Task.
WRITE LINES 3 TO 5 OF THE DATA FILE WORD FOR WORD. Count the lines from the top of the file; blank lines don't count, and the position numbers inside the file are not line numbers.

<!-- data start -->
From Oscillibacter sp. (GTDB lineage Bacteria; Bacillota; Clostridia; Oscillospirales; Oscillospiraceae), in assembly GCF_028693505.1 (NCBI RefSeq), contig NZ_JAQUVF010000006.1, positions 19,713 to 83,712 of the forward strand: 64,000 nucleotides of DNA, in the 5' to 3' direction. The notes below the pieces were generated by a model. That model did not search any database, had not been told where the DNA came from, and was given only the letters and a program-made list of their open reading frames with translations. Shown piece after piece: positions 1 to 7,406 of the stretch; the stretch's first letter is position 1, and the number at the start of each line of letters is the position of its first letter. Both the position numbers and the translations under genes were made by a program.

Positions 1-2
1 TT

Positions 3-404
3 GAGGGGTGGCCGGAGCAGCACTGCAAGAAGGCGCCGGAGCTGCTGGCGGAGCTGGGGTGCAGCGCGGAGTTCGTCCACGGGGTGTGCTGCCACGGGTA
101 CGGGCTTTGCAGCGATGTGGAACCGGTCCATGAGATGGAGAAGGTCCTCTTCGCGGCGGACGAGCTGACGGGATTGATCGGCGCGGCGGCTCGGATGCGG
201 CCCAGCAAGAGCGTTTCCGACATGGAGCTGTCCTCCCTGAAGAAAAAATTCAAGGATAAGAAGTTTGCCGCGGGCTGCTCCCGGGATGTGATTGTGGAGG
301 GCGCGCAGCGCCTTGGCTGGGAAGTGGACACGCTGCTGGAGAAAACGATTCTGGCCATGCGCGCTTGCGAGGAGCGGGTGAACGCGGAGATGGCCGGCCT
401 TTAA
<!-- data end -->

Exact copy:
1 TT

Positions 3-404
3 GAGGGGTGGCCGGAGCAGCACTGCAAGAAGGCGCCGGAGCTGCTGGCGGAGCTGGGGTGCAGCGCGGAGTTCGTCCACGGGGTGTGCTGCCACGGGTA